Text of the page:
The word hagna, translated pure, describes thoughts that are uncontaminated and innocent. The concept would be a remedy against James’ warning (1.14) that absent pure thinking, people are made vulnerable to the kind of impulse by which they are enticed by their own desire. “Then desire having conceived gives birth to sin; and sin having become fully grown, brings forth death.”

The fifth word in this collection is prosphilē, translated lovely. It includes meditation on things that are worthy of being loved or cherished.

Next, admirable, from the Greek word euphēma, describes things well spoken of.

The word arête, translated excellence, is found only five times in the New Testament. In each instance, this noun is used to depict things that are morally virtuous toward life.

The eighth and final word on Paul’s list is epainos, translated commendable, describing things that are worthy of praise, particularly in conscience.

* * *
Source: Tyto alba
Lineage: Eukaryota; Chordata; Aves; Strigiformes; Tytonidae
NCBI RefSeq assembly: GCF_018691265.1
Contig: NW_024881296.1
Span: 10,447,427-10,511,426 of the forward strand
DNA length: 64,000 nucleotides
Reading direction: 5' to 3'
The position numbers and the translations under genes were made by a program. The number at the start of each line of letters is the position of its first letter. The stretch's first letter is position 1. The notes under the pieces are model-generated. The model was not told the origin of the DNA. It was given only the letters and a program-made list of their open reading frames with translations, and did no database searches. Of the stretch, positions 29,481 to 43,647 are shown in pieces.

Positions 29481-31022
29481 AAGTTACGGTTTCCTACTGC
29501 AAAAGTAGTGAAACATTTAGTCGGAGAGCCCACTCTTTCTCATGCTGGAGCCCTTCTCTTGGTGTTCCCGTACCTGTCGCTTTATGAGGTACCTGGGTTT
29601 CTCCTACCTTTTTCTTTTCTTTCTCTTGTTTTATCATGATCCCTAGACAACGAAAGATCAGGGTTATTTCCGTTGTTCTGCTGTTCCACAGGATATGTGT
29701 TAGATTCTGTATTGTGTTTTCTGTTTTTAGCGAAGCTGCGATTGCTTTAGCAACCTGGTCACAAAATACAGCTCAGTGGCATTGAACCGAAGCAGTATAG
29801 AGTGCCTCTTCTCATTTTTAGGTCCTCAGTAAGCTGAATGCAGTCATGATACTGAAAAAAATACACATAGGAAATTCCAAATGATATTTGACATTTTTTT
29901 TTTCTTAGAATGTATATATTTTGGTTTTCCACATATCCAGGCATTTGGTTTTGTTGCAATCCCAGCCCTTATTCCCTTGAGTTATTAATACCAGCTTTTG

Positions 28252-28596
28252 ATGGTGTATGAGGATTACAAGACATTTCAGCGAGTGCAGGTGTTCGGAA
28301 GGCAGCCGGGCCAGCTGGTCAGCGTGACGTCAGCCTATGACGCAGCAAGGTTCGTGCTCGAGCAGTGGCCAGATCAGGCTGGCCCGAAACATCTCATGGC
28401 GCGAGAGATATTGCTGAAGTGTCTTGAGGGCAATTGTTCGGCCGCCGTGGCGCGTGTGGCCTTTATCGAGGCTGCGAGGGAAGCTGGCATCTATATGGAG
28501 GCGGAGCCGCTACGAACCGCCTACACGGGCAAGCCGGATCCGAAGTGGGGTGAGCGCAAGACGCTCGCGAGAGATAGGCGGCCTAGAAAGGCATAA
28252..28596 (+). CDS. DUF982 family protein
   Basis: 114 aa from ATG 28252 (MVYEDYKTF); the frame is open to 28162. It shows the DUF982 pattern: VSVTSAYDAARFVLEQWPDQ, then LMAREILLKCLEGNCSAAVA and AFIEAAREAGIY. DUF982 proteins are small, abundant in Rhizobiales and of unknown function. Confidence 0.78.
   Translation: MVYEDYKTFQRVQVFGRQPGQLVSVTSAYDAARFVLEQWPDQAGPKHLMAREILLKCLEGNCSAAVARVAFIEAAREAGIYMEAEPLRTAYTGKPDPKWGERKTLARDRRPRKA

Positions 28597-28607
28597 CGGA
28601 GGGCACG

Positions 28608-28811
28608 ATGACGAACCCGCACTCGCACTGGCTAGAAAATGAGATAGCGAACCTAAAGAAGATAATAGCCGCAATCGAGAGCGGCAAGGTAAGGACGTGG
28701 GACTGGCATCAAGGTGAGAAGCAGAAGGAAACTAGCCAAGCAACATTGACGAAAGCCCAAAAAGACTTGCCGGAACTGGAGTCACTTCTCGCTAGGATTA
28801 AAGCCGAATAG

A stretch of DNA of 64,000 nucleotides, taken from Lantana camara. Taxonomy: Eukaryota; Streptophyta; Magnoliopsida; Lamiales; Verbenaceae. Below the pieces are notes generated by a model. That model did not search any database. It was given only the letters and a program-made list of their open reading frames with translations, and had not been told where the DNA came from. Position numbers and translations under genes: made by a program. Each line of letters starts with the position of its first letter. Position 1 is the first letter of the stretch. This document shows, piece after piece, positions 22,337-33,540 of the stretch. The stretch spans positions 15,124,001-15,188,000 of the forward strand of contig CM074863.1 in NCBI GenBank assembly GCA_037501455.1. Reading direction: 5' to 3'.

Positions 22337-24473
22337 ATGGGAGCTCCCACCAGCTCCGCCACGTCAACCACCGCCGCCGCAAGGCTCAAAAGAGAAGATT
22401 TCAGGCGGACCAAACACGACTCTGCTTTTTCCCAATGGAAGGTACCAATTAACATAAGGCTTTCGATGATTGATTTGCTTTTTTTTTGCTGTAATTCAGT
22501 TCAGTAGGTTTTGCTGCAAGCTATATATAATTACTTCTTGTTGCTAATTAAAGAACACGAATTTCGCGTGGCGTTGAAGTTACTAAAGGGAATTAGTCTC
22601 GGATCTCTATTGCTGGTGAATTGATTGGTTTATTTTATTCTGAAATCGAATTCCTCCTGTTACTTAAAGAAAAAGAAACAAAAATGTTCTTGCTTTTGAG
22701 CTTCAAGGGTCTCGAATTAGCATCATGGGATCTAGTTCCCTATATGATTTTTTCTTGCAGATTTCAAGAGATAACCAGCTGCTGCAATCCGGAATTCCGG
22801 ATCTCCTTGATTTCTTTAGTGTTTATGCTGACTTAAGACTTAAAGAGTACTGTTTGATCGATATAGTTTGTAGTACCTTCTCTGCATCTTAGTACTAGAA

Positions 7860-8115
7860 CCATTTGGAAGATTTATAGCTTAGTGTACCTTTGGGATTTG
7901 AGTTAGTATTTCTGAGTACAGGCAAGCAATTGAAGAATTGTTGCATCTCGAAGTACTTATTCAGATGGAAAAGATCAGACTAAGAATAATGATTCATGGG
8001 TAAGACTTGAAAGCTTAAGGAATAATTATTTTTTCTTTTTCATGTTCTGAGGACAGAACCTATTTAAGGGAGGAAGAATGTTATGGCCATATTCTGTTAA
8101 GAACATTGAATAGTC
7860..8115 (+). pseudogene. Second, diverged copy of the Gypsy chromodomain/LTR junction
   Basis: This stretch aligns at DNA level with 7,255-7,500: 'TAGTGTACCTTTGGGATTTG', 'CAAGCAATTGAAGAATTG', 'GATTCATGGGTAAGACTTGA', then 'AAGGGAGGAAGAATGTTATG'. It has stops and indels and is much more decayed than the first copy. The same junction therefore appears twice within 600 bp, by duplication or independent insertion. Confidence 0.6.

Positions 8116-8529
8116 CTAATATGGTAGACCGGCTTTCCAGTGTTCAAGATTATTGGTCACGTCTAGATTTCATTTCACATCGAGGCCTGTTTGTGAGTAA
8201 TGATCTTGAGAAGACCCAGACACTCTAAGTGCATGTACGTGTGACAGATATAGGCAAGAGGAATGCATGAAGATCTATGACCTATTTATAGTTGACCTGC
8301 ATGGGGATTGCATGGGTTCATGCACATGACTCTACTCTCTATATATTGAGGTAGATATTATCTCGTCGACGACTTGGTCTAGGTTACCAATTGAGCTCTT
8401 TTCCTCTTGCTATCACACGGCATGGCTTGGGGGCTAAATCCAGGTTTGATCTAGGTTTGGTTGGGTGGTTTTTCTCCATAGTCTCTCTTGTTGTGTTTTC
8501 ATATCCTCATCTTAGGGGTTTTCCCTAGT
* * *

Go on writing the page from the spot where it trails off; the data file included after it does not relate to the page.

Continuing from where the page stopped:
“On these things,” Paul concludes, logizesthe, meaning contemplate or think on. Contemplating is Scripture’s formula for storing good in things in the treasury of a good heart. It means we’re to meditate on or reconcile our thoughts with whatever is true, honorable, right, pure, lovely, admirable, morally virtuous and commendable in conscience.

But treasure must be protected. The treasure Jesus had in mind is eternal, not temporal. If we’re to guard our hearts, we must control our feelings and desires, ever mindful of this temporal world the Enemy has constructed – a world full of distractions that employ the tricks of materialism, sensuality, impulse and desire to lure our minds away from God. We’re to “fix our eyes not on what is seen, but on what is unseen. For what is seen is temporary, but what is unseen is eternal” (2 Corinthians 4.18).

Self-control is a daily process, comprising daily choices to pursue mindfulness, prayer, Scripture and an active reliance on the Holy Spirit over the base desires of the culture. Jesus said, “Whoever wants to be my disciple must deny themselves and take up their cross and follow me.” If that journey of self denial and following him is to be authentic, it must come from the desires and aspirations of a changed heart.